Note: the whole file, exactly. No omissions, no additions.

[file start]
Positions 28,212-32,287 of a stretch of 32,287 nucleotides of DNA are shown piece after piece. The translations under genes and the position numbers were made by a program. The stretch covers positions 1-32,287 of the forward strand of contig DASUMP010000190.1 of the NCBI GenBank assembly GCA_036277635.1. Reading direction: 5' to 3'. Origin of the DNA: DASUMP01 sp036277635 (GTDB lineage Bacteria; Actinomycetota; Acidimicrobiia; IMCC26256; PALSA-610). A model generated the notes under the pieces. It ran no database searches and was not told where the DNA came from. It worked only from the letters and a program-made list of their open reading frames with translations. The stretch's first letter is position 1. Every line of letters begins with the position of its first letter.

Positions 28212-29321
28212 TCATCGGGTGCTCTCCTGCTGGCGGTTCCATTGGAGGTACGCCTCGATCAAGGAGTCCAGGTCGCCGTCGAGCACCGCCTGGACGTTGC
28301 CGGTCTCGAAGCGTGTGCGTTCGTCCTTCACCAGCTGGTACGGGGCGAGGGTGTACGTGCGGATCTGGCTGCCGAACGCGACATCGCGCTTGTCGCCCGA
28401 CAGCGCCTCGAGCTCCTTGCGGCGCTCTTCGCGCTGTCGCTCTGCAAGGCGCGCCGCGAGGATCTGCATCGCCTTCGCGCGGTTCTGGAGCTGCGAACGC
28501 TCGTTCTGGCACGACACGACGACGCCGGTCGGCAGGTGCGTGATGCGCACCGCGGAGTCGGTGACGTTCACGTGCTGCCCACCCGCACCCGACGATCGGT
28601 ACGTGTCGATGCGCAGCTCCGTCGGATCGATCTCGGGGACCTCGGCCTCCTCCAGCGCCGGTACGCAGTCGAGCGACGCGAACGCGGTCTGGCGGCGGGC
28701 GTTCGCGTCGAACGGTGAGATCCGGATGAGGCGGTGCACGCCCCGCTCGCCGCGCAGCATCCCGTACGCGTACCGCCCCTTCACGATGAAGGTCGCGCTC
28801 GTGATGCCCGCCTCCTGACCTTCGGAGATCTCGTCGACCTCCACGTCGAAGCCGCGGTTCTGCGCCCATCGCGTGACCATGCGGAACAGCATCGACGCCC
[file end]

Positions 28,212-32,287 of a stretch of 32,287 nucleotides of DNA are shown piece after piece. The translations under genes and the position numbers were made by a program. The stretch covers positions 1-32,287 of the forward strand of contig DASUMP010000190.1 of the NCBI GenBank assembly GCA_036277635.1. Reading direction: 5' to 3'. Origin of the DNA: DASUMP01 sp036277635 (GTDB lineage Bacteria; Actinomycetota; Acidimicrobiia; IMCC26256; PALSA-610). A model generated the notes under the pieces. It ran no database searches and was not told where the DNA came from. It worked only from the letters and a program-made list of their open reading frames with translations. The stretch's first letter is position 1. Every line of letters begins with the position of its first letter.

Positions 28212-29321
28212 TCATCGGGTGCTCTCCTGCTGGCGGTTCCATTGGAGGTACGCCTCGATCAAGGAGTCCAGGTCGCCGTCGAGCACCGCCTGGACGTTGC
28301 CGGTCTCGAAGCGTGTGCGTTCGTCCTTCACCAGCTGGTACGGGGCGAGGGTGTACGTGCGGATCTGGCTGCCGAACGCGACATCGCGCTTGTCGCCCGA
28401 CAGCGCCTCGAGCTCCTTGCGGCGCTCTTCGCGCTGTCGCTCTGCAAGGCGCGCCGCGAGGATCTGCATCGCCTTCGCGCGGTTCTGGAGCTGCGAACGC
28501 TCGTTCTGGCACGACACGACGACGCCGGTCGGCAGGTGCGTGATGCGCACCGCGGAGTCGGTGACGTTCACGTGCTGCCCACCCGCACCCGACGATCGGT
28601 ACGTGTCGATGCGCAGCTCCGTCGGATCGATCTCGGGGACCTCGGCCTCCTCCAGCGCCGGTACGCAGTCGAGCGACGCGAACGCGGTCTGGCGGCGGGC
28701 GTTCGCGTCGAACGGTGAGATCCGGATGAGGCGGTGCACGCCCCGCTCGCCGCGCAGCATCCCGTACGCGTACCGCCCCTTCACGATGAAGGTCGCGCTC
28801 GTGATGCCCGCCTCCTGACCTTCGGAGATCTCGTCGACCTCCACGTCGAAGCCGCGGTTCTGCGCCCATCGCGTGACCATGCGGAACAGCATCGACGCCC